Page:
Okay, so hopefully everyone is starting to get back into the swing of things now following the Christmas break. Those first couple of weeks back can be a real pain- literally. After time off, coming back to ballet and re-strengthening those muscles you don’t use often in daily life can equal a lot of soreness. I’ll never forget when I first started dancing full-time- it was the school I was at before my current one, and it was a university degree course training in all kinds of dance. We had intensive bootcamp sessions every week as well as about five classes a day, all of which began with a conditioning warm-up; for the first two weeks I could hardly walk or sit down! Getting in and out of my seat on the bus brought tears to my eyes!
Although I don’t dance anywhere near as much as that now, ballet can be more intense on certain muscles and often just more intensive, so I have developed ways of combatting soreness. Since coming back this January, I’ve been careful to take all of the following steps, and I’ve been almost completely free of muscle pain. These are the things I do to keep soreness at bay…
First of all, warming up properly! Not just before class, but before any stretching or conditioning workouts, and any exercise in general. By warming up, I don’t mean a few gentle stretches- do something that gets your heart beating fast, then follow that with a full stretch. You should actually feel hot. Wearing lots of layers as you warm up will help your muscles to get warm and stay warm during stretching.
After class is the time for more intense stretches- attempting them at this time when your muscles are really warm will mean you won’t over-stretch and tear anything. It is also necessary to stretch muscles after strengthening them to prevent stiffness and, over time, tight and bulky muscles. I also like to make sure I spend a little extra time re-stretching my calves, quads and glutes because these muscles get so tense during class as they are used so much.
After class and having done these stretches, I take my foam roller and spend as much time as I need rolling out my muscles. I spend the most time on my legs, where I find I really need it- when an area is particularly tender, I spend time concentrating on that area until it eases off. This can take a little while, but it’s relaxing and I think it is the best solution to preventing stiffness and, over time, injuries. I roll my calves while I write down my notes from the class, then move on to the rest of my body. I have a small foam roller so that I can carry it to and from the studio easily, and it has raised bumps on it so as to get deeper into the muscle tissue. Sometimes I also do this in the evening before bed- it is a great thing to do whilst watching TV.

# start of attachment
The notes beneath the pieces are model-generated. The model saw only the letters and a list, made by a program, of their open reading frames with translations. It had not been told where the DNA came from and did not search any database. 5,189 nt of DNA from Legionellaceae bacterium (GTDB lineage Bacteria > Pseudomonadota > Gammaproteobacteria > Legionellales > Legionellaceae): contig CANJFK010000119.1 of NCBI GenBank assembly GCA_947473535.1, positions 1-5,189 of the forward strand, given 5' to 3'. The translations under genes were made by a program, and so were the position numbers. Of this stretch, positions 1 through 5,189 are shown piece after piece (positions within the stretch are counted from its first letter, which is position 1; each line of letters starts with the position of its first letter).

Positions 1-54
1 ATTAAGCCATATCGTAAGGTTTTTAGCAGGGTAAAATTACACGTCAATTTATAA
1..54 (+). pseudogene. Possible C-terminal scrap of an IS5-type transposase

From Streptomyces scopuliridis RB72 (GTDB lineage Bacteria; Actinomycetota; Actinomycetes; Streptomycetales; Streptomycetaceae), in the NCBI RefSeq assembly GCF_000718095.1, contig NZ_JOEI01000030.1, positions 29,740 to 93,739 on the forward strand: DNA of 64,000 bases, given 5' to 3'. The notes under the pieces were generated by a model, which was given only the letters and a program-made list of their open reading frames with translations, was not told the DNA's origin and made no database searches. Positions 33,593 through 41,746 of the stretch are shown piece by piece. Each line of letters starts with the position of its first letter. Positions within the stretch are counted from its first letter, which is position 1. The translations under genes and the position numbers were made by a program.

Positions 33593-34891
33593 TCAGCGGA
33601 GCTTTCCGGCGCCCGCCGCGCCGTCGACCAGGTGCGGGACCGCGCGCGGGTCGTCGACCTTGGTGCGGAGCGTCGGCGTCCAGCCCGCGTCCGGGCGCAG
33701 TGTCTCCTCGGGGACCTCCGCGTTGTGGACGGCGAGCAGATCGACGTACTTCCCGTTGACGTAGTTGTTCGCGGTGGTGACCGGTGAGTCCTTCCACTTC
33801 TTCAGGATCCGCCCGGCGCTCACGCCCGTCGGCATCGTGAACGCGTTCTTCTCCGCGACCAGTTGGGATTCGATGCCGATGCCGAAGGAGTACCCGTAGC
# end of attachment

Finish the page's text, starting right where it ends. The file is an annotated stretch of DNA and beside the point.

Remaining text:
A hot bath in the evening is a must on days when you’ve been put through your paces. I have it as hot as is comfortable, with a good measure of muscle salts- I have a big bag from Superdrug that contains eucalyptus and I put a couple of generous handfuls in.
Lastly, keeping warm while you sleep will help you to wake up feeling ready to go again. Wear warm pyjamas that cover your whole arms and legs- you can add extra layers anywhere you want to keep extra warm, e.g. sometimes my calves get stiff so I wear leg warmers to bed. I used to have a teacher who told us to wear leggings, leg warmers, socks, pyjamas and a jumper to bed to stop muscle soreness, which I tried but found I was far too hot to sleep, so I’ll leave that up to you!
If you do get sore, keep using the muscles- although it’s unpleasant, it’s the quickest way to shake off the pain and stiffness. Keep yourself nice and warm, spend extra time stretching it out, and you can even use a heat pad/ hot water bottle and heat cream to relieve the feeling.
I hope that some of these tips help you in the future, let me know if you have any others!
Have a great week!